• "Do what people are willing to pay for."
  • "Missions are powerful because they focus your energy toward a useful goal, and this in turn maximizes your impact on your world."
  • "We grind away to expand the cutting edge, opening up new problems in the adjacent possible..."
  • Little bets to expand into adjacent possible
  • Be remarkable (Seth Godin's Purple Cow). Note also that one needs a venue to be remarked upon (e.g., open source software community)
  • "A good career mission is similar to a scientific breakthrough -- it's an innovation waiting to be discovered in the adjacent possible".

This actually contradicts the idea that there are two kinds of career "markets": winner-take-all and auction. Using economic/business jargon is the weakest part of this book. It would be better to have used terms such as "fox and hedgehog" to represent single-skill careers and multi-skill careers, or the use of I, A, and T-shaped skills (deep and narrow, two deep and narrow but connecting, and one deep and one shallow).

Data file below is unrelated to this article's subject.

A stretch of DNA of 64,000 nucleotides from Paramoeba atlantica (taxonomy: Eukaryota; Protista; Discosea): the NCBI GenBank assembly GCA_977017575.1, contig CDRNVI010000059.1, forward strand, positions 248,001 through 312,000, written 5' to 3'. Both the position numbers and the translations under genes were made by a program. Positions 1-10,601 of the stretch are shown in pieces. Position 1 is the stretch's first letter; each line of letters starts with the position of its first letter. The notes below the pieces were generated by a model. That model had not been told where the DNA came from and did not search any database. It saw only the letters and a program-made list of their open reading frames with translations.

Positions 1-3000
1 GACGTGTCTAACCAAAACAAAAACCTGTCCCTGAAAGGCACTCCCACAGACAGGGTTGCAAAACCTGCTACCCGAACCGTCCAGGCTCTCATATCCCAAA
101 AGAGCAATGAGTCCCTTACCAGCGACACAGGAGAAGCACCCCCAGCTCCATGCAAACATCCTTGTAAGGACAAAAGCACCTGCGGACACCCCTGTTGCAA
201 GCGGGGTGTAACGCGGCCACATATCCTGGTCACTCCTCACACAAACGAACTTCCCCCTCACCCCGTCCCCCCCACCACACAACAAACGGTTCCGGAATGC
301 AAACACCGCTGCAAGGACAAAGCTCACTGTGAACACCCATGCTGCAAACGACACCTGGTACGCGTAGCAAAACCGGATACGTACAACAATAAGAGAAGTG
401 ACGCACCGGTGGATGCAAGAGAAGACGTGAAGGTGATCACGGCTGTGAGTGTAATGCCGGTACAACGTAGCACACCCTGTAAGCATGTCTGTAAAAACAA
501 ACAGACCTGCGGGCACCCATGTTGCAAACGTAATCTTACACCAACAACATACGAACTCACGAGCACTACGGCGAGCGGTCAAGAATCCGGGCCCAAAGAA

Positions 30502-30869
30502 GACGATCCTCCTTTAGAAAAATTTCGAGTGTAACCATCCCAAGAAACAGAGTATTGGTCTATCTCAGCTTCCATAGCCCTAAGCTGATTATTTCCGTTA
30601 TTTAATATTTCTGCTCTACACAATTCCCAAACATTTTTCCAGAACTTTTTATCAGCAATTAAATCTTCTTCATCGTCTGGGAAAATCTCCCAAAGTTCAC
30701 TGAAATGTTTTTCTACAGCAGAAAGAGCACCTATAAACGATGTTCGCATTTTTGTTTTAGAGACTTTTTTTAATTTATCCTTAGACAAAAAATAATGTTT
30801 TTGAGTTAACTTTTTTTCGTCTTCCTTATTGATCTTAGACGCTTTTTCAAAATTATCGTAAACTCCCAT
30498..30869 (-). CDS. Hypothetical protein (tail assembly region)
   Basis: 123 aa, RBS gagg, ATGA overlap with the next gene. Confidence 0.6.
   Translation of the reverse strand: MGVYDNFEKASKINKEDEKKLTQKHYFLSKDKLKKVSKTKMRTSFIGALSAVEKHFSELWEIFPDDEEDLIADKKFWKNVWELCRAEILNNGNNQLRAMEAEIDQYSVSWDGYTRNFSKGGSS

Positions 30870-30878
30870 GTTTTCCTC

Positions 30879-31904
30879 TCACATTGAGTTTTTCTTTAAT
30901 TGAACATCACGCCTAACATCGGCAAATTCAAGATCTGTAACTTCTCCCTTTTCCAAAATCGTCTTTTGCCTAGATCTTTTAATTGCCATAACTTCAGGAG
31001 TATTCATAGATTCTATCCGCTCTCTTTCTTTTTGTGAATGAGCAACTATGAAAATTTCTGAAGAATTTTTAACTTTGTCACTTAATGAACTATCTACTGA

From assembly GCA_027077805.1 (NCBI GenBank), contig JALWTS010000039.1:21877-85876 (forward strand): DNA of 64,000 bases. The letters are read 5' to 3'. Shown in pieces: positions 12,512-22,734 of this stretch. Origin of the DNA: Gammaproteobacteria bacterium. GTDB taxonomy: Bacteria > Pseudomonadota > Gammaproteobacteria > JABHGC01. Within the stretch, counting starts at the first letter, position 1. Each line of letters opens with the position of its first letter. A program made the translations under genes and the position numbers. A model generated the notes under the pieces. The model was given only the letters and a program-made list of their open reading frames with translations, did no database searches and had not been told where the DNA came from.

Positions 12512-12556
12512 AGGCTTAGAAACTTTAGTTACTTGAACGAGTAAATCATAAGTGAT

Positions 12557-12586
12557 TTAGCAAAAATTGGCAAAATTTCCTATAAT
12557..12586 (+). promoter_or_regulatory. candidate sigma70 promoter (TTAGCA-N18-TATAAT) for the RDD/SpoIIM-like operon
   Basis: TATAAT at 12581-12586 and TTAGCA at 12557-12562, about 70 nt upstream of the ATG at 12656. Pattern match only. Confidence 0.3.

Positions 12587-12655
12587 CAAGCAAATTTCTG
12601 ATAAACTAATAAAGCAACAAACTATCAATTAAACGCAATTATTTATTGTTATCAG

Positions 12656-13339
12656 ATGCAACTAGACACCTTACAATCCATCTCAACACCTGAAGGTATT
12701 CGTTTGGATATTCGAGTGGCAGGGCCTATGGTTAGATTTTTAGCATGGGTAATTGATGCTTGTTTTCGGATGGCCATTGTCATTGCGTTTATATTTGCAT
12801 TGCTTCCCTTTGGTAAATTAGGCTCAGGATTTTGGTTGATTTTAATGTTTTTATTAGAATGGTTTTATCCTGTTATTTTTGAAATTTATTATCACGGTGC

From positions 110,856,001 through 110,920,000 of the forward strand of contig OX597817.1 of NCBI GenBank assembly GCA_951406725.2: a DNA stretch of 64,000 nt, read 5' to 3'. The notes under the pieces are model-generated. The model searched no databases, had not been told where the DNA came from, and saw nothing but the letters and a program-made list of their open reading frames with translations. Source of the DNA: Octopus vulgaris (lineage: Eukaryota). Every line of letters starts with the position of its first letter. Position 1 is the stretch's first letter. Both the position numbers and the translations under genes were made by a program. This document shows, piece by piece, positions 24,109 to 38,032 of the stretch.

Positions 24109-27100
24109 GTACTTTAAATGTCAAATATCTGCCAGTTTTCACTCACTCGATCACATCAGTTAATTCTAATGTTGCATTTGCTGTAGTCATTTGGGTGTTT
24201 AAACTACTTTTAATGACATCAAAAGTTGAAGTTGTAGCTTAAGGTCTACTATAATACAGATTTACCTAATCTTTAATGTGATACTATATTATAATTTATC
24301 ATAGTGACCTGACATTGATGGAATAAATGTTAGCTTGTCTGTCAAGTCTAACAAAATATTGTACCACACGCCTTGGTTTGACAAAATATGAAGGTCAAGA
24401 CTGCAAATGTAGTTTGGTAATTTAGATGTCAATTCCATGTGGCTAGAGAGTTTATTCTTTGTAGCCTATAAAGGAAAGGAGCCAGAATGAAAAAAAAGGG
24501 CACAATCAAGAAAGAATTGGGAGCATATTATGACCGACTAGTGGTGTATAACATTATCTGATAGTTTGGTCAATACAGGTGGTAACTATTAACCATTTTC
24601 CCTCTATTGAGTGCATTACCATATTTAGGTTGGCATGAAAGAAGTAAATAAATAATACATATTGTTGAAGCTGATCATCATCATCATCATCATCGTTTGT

Sadly, while this book is about building skills, there is very little background in skill-building research, mastery, and the like.

One thing not brought up is the issue of motivation. If one is passionate, loves one's work, then motivation is intrinsic, and that emboldens both courage and endurance. Passion itself is not very interesting, but intrinsic / internal motivation certainly is. Still, it is obvious that passion is not anything that could be the basis of a career, outside of professional athletes.

  • "If life-transforming missions could be found with just a little navel-gazing and an optimistic attitude, changing teh world would be commonplace. But it's not commonplace; it's instead quite rare. This rareness, we now understand, is because these breakthroughs require that you first get to the cutting edge, and this is hard -- the type of hardness that most of us try to avoid in our working lives."